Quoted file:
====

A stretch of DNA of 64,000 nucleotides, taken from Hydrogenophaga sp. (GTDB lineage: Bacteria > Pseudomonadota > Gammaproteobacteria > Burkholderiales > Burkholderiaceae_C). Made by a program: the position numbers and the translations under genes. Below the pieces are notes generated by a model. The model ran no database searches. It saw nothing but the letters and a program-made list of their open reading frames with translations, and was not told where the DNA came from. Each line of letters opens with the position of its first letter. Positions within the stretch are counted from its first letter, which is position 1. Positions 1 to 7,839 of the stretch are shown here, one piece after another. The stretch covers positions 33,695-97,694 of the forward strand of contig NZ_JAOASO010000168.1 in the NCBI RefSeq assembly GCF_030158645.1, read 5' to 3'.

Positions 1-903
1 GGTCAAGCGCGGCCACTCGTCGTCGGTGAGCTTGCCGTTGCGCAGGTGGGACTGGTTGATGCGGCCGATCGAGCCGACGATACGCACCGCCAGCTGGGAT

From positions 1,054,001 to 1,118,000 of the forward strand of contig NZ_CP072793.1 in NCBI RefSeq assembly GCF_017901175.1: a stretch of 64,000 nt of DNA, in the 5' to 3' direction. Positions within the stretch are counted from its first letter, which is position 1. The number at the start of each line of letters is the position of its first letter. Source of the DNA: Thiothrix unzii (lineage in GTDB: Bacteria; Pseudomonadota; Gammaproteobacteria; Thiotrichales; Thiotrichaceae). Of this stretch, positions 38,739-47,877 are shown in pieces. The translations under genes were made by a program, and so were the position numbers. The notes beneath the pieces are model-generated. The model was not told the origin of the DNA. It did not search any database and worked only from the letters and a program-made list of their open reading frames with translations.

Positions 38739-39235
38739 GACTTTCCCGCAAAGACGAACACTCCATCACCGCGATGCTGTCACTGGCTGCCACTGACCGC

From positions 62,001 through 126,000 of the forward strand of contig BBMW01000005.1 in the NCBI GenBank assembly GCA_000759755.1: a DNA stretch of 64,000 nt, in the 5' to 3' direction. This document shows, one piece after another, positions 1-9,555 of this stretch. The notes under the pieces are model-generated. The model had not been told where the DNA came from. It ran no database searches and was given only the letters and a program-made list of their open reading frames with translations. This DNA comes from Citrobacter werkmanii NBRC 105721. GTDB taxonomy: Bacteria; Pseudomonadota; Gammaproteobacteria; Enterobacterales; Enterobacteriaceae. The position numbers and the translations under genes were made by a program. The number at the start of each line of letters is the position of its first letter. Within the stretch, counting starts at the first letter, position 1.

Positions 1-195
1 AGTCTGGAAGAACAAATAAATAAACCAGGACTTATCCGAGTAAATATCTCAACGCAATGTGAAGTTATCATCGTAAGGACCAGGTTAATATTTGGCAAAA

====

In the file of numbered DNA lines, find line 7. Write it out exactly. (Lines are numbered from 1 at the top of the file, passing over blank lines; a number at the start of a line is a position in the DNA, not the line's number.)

From positions 62,001 through 126,000 of the forward strand of contig BBMW01000005.1 in the NCBI GenBank assembly GCA_000759755.1: a DNA stretch of 64,000 nt, in the 5' to 3' direction. This document shows, one piece after another, positions 1-9,555 of this stretch. The notes under the pieces are model-generated. The model had not been told where the DNA came from. It ran no database searches and was given only the letters and a program-made list of their open reading frames with translations. This DNA comes from Citrobacter werkmanii NBRC 105721. GTDB taxonomy: Bacteria; Pseudomonadota; Gammaproteobacteria; Enterobacterales; Enterobacteriaceae. The position numbers and the translations under genes were made by a program. The number at the start of each line of letters is the position of its first letter. Within the stretch, counting starts at the first letter, position 1.